The Conspiratorial Imagination in Literature and Lore Spring 2019

RUSS 38.10/COLT 63.02 (LIT; WCult:W)
Lynn Patyk @ 10A Hour

Can we tell truth from fiction? Do our primary truth telling and reality constructing vehicles – narrative and hermeneutics – exist so that we can or can’t?  In this course, we will explore two national traditions that have historically offered diametrically opposing portraits of reality: the Anglo-American and the Russian. Likewise, the object of our investigation is two-fold: conspiracy narratives and conspiracy theories. Are conspiracy theories, originally an oral genre with roots in rumor, a species of folklore? Can the same be said of conspiracies, which are hatched in whispers? Which generic features, tropes, and narrative strategies do conspiracy theories and narratives have in common, and where do they diverge? Do there exist formal bases by which we can meaningfully and credibly distinguish a conspiracy narrative from a conspiracy theory, or only with reference to an externally verifiable reality? If the latter, how do we reckon with the narrative construction of reality? Finally, we ask, are post-modernist paradigms that posit the virtual replacement of reality by simulacra veracious descriptions of reality or do they function as conspiracy theories in their own right?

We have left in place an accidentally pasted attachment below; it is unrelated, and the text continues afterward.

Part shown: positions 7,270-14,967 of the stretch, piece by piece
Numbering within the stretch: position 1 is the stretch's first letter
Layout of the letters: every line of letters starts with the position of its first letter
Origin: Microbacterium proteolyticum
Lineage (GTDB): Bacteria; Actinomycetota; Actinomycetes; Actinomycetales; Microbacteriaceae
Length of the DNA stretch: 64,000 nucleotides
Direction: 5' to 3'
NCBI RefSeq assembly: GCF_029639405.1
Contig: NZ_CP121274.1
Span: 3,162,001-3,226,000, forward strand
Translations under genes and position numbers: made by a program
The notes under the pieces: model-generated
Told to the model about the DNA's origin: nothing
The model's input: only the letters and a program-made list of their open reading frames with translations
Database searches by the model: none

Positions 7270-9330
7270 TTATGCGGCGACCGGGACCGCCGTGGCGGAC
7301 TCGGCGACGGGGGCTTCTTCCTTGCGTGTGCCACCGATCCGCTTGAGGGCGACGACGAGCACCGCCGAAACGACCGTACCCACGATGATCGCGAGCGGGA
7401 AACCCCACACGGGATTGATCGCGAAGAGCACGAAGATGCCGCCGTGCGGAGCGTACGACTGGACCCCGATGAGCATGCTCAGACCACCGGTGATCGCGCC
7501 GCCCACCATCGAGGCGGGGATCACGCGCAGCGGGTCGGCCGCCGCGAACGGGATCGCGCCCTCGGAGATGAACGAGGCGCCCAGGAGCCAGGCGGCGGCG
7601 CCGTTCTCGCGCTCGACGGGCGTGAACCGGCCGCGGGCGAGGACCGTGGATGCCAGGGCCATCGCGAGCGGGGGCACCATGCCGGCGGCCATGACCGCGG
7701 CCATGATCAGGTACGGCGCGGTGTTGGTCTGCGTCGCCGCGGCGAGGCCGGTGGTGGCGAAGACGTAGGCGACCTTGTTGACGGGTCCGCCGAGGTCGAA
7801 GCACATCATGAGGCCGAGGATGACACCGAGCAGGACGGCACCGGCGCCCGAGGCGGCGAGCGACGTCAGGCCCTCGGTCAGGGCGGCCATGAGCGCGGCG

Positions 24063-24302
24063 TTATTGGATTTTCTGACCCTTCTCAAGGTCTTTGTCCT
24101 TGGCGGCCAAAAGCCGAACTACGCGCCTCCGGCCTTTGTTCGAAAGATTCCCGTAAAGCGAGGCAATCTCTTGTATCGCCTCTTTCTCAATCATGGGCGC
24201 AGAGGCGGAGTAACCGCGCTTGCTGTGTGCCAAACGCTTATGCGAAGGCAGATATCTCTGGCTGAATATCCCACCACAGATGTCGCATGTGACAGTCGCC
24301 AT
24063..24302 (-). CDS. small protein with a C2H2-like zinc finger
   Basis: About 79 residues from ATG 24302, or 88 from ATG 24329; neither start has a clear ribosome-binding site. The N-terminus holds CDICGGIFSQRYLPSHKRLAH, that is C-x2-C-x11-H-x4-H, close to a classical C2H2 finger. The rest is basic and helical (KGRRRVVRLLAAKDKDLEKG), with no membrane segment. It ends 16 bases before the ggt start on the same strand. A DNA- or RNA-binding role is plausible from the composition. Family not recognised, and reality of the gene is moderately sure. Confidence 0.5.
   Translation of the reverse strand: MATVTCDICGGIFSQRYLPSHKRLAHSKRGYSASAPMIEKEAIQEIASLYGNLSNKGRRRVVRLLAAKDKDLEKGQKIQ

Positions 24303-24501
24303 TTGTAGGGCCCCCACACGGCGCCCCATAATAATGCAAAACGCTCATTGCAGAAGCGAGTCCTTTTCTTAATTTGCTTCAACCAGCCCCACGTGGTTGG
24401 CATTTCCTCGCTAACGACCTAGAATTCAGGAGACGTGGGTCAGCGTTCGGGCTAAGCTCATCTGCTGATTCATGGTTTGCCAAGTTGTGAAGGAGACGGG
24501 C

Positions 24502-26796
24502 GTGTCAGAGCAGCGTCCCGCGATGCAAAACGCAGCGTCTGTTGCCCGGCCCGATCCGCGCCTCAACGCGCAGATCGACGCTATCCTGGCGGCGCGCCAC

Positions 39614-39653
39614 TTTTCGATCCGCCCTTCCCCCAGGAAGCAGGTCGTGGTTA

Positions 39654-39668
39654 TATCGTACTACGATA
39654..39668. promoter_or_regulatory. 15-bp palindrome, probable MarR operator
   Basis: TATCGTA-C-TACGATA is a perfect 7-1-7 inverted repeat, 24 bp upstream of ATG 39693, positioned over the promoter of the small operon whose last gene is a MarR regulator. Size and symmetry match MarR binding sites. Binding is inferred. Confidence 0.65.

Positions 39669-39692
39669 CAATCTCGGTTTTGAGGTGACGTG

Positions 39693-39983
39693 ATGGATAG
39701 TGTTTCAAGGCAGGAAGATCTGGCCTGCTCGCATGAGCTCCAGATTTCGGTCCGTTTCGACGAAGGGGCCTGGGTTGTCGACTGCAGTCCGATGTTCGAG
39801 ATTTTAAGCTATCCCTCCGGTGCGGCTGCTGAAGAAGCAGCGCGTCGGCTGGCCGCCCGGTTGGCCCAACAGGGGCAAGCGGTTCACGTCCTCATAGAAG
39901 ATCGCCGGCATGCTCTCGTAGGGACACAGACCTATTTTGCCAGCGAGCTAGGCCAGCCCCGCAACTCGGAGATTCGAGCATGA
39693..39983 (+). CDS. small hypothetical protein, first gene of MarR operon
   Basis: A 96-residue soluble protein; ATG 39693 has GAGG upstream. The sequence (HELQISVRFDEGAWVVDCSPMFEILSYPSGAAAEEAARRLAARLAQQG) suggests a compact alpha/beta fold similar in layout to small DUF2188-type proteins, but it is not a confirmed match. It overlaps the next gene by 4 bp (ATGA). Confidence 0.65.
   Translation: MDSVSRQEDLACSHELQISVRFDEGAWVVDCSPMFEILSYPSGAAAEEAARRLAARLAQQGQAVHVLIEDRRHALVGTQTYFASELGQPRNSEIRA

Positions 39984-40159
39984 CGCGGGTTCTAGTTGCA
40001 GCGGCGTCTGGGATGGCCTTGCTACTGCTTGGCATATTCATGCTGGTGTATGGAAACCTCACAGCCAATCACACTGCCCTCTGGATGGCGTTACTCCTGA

Please contact Lynn Patyk with any questions.
[email protected]